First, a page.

In fact I believe that few male artists gave in to their vulnerability and reflected on it as much as Hutchison did. But the stigma of mental diseases in general is real and persistent. We can’t afford to keep silent about that. These are diseases and they can be treated. It’s not a guarantee to get better but chances are good that you will.

US: If you or someone you know is in crisis, please call 911, go to the nearest emergency room, call 1-800-273-TALK (8255) to reach a 24-hour crisis center, or text MHA to 741741 at the Crisis Text Line.

You can also call 1-800-985-5990 or text ‘TalkWithUs’ to 66746 at the SAMHSA Disaster Distress Helpline. Trained crisis workers will listen to you and direct you to the resources you need.

UK: Samaritans. Confidential support for people experiencing feelings of distress or despair.

Phone: 116 123 (free 24-hour helpline)

Germany: Telefonseelsorge

phone: 0 800 / 111 0 111 or 0 800 / 111 0 222.

Hutchison’s words often were comforting because they poetically described our fallibility. He took all the struggles and all the self-doubt we endure and turned them into euphoric, life-affirming rock songs. I’m sure he’s helped many people a lot that way. He certainly taught me how to embrace my shortcomings.

In his music he’s been able to do all that. He’s been able to be forgiving about the doubts we all have and the failures we all make. He knew how we all hurt the ones we love and how that can become the most devastating feelings of all: To know that you hurt the ones you love. In his music, he knew how to comfort us for doing that. In his music, he stubbornly found the courage and energy to try and be a better person. In his own life, he couldn’t comfort himself.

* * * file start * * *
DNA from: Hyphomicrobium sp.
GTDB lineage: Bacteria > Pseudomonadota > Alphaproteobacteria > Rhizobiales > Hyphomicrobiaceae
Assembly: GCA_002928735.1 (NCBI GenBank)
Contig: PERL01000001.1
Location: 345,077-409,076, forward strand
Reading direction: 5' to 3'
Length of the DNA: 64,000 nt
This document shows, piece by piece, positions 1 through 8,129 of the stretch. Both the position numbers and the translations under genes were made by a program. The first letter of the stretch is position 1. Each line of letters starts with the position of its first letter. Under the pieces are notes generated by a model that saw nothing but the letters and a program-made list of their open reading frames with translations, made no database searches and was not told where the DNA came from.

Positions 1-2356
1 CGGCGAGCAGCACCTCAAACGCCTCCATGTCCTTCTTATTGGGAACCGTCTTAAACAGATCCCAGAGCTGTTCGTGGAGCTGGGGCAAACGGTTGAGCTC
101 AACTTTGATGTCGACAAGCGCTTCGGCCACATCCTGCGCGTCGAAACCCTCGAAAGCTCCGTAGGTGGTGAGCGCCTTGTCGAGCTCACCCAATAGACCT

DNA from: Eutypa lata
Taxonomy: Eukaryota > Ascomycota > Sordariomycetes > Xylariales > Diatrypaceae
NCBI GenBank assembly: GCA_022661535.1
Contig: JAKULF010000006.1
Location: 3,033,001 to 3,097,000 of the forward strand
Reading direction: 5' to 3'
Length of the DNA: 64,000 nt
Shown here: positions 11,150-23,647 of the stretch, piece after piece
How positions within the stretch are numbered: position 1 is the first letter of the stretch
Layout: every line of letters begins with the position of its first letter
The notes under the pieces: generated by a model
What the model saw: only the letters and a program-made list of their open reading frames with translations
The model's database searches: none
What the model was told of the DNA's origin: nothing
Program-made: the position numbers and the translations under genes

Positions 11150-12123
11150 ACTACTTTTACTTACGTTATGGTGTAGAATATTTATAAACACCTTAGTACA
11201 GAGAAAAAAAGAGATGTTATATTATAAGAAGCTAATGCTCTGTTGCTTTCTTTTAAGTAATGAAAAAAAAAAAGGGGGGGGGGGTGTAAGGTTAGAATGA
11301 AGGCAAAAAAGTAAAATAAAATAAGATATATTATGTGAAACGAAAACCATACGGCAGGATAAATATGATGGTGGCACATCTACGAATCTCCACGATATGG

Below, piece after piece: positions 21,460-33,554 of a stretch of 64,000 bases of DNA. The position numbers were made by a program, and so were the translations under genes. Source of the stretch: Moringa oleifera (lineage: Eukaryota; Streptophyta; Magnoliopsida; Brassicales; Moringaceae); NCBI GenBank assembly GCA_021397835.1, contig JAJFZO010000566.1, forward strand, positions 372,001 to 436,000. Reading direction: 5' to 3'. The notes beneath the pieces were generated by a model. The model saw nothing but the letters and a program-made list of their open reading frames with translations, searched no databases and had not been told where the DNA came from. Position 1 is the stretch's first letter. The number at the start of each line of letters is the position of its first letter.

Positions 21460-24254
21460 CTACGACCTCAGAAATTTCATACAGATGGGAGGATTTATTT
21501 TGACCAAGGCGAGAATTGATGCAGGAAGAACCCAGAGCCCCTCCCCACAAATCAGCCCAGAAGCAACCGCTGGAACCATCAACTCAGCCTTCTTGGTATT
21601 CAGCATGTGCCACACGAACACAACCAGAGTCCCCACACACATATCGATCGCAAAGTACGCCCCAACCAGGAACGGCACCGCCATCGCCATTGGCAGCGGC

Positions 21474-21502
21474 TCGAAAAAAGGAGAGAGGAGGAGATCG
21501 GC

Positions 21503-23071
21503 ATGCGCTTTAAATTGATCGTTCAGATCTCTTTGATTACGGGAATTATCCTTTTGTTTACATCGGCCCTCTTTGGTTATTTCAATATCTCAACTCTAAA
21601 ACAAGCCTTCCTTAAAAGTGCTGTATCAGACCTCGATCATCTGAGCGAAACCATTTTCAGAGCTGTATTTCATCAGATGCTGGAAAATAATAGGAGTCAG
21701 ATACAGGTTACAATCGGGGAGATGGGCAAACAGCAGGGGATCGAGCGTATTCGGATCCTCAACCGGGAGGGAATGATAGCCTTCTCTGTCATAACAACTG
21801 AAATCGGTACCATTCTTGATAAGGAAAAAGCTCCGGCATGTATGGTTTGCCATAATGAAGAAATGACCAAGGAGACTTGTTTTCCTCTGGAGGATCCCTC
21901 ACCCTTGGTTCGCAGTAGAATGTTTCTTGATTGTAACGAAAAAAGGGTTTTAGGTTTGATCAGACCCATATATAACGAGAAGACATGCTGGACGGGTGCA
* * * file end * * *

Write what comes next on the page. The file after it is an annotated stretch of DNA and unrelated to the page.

Suck in the bright red major key
Spit out the blue minor misery

I feel sorry for Scott’s family, his friends and bandmates. What they’ve lost is more than I can imagine and I don’t see myself in the position to send condolences or express my feelings to them.

What we all lost and what I am mourning right now is a brilliant songwriter. I personally am devastated because of the simple and selfish fact, that there won’t be any more songs from Scott Hutchison. Go listen to those he left us. I promise, there will be at least one among them that can mean the life to you.

All the while, let’s stick to what he urged us to do: Be good to everyone you love. And let me add something here that he couldn’t allow himself: Be good to everyone you love. And when you fail at that sometimes: Go easy on yourself. We all fail. But no matter what we do, the world is still a better place with us in it. It surely is a bleaker place without Scott Hutchison in it.

Oh I’m dead now can you hear the relief
As life’s belligerent symphonies finally cease

There’s something wrong with me
And it reads nothing like poetry


Featured Image: David Lee (CC BY-SA 2.0)